method.  Accumulated amortization was $267.7 million and $240.7 million at
December 31, 1995 and 1994, respectively. The excess of cost over net assets of
businesses acquired is being amortized using the straight-line method,
principally over 40 years. Accumulated amortization was $35.0 million and $29.9
million at December 31, 1995 and 1994, respectively. Subsequent to acquisition,
the Company continually evaluates whether later events and circumstances have
occurred that indicate the remaining estimated useful life of its intangible 
assets may warrant revision or that the remaining balance of such assets may not
be recoverable.  When factors indicate that such assets should be evaluated for
possible impairment, the Company uses an estimate of the related business 
segment's undiscounted cash flows or, in the case of goodwill, undiscounted
operating earnings, over the remaining life of the asset in measuring whether
the asset is recoverable.

Income taxes. The Company records income taxes under SFAS No. 109, which
requires an asset and liability method. This method results in the recognition 
of deferred tax assets and liabilities for the expected future tax consequences 
of temporary differences between the book carrying amounts and the tax basis of
assets and liabilities.

Retirement plans. The Company accrues the cost of pension and retirement plans
which cover substantially all employees. Pension costs, which are primarily
computed using the projected unit credit method, are generally funded based on 
the legal requirements, tax considerations and investment opportunities for the
Company s domestic pension plans and in accordance with local laws and income
tax regulations for foreign plans. During 1995, 1994 and 1993, the Company
contributed $39.9 million, $37.3 million and $19.0 million, respectively, in
excess of the required minimum funding for its domestic pension plans.

Derivatives. Gains and losses related to qualifying hedges of firm commitments
and anticipated transactions are deferred and recognized in income, or as 
adjustments of carrying amounts, when the hedged transaction occurs. Gains and
losses on instruments that do not qualify as hedges are recognized as other
income or expense. The Company does not hold or issue financial instruments for
trading purposes.

<PAGE>
2. Earnings (Loss) Per Common Share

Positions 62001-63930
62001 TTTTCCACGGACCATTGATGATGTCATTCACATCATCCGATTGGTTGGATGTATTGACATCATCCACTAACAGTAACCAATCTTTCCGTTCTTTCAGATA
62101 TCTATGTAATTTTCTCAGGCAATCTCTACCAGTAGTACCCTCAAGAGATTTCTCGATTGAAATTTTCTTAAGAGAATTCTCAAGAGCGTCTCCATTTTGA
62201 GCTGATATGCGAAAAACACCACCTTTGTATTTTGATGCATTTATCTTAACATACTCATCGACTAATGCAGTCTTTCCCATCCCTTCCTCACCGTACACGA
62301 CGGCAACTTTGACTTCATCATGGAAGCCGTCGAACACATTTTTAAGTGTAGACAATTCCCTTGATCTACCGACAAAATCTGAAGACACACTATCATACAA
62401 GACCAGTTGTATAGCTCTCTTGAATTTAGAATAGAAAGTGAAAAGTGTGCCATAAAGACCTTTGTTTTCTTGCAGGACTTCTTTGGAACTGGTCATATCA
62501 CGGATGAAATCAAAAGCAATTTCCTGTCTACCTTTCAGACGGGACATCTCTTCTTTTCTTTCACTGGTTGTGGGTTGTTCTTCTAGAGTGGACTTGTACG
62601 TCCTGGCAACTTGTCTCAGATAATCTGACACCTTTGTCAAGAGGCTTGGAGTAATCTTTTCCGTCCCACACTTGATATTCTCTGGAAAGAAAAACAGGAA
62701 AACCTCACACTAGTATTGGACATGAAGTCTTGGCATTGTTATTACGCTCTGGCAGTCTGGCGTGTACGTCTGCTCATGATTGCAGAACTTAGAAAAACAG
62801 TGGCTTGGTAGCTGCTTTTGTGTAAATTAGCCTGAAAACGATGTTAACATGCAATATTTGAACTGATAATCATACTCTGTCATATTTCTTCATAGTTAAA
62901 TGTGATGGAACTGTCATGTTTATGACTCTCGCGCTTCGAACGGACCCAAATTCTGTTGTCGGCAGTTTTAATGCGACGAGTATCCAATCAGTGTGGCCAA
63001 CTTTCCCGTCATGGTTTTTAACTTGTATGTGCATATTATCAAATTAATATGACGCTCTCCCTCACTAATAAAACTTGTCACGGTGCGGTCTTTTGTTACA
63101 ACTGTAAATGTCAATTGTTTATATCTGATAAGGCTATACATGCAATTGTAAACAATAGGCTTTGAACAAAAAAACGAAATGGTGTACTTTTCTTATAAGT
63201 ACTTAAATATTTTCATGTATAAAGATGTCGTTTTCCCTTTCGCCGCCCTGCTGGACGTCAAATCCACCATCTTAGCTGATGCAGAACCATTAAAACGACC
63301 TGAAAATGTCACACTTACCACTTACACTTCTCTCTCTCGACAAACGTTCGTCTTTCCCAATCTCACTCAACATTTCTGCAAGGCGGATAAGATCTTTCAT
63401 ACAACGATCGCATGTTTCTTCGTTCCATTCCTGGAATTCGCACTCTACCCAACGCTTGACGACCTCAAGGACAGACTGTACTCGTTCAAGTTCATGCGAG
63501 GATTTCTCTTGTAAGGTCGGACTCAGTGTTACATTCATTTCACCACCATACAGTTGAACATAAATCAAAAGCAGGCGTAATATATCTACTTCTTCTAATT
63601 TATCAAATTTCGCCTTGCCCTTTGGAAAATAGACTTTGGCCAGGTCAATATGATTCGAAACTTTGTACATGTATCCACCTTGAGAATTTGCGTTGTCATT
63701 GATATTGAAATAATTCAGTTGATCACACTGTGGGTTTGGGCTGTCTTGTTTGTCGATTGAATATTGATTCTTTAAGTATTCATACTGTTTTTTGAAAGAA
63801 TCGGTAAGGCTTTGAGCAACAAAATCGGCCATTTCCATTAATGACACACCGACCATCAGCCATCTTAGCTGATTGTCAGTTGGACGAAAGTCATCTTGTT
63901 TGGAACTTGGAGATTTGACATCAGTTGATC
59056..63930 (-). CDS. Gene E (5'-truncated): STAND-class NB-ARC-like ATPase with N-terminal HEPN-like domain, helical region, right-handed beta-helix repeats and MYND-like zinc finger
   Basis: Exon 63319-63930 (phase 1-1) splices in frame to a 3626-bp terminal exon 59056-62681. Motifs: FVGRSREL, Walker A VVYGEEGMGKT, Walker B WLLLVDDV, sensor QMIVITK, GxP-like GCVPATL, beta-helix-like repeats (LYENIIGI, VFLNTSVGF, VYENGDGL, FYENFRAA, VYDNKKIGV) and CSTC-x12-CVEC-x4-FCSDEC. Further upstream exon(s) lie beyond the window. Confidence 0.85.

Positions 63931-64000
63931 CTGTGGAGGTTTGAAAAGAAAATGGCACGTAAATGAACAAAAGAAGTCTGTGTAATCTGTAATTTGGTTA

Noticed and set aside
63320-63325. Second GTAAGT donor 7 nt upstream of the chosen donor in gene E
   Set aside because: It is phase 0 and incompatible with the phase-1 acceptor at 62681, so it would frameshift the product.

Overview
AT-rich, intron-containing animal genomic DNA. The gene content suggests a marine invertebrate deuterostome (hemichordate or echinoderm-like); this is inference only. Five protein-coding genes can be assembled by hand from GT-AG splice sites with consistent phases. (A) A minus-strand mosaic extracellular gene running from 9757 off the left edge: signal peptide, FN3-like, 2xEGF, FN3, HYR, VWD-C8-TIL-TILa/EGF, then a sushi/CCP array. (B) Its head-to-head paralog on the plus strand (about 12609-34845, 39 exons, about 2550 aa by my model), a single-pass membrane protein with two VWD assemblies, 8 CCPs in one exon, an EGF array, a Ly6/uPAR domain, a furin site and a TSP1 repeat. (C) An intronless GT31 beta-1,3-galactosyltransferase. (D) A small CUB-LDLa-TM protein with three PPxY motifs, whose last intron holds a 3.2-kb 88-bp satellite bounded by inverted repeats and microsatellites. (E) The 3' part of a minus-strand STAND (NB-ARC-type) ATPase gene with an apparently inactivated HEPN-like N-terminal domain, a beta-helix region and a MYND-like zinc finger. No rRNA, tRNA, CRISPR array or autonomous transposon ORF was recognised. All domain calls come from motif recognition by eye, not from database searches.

Earnings (loss) per common share is based on the weighted average number of
common and common equivalent shares outstanding during each period. Such
average shares were 96.2 million, 95.7 million and 95.3 million for 1995, 1994
and 1993, respectively.

3. Inventories

At December 31, 1995 and 1994, $218.3 million and $183.1 million, respectively,
of inventories were valued using the LIFO method. If the FIFO method of
inventory accounting had been used by the Company for inventories valued at
LIFO, inventories at December 31 would have been $84.3 million and $78.5 million
higher than reported for 1995 and 1994, respectively. The FIFO cost of
inventories at these dates approximated replacement cost or net realizable
value.  Inventories at December 31 consisted of the following:

(in millions)              1995           1994    
Finished goods             $206.9       $233.4
Work-in-process             129.3        105.2
Raw materials                75.2         70.4

Inventories                $411.4       $409.0


4. Restructuring Charges and Management Transition Expenses

In the second quarter of 1995, the Company recorded restructuring and
management transition expenses of $40.0 million ($24.4 million after-tax). The
charge consisted of losses on the  divestitures of the golf club shaft business
and Circus World Pizza operations in the Recreation segment, and management
transition expenses and the costs of an early retirement and selective
separation program at the Company s corporate office. The net sales and
operating losses (excluding divestiture provisions) for each of the three years
December 31, 1995 of the businesses to be divested were as follows: 

(in millions)              1995          1994      1993
Net sales                $ 21.0         $17.2     $11.7
Operating Losses         $  7.6         $ 6.4     $ 4.6

The Circus World Pizza operation divestiture and management transition and early
retirement and selected separation program have been completed. The remaining
reserve for the golf club shaft business is $17.0 million and management expects
the reserve to be adequate to cover exposures related to this divestiture. The
Company continues to evaluate offers for the golf club shaft business as of
December 31, 1995.

<PAGE>
5. Discontinued Operations

In February 1993, the Company s Board of Directors approved plans to divest the
Technical Group, the only remaining business in the Company s Technical segment.
On April 28, 1995, the Company completed the sale of substantially all the
assets of its Technical Group to Technical Products Group, Inc., a newly formed
company controlled by TPG Holdings in Atlanta, Georgia. Included in the sale
were Brunswick operations in Marion, Virginia; Lincoln, Nebraska; Camden,
Arkansas; and Deland, Florida. Excluded were the assets associated with the
unit's facility in Costa Mesa, California, which are fully reserved as of
Decmeber 31, 1995 and which the Company continues to seek a buyer. Certain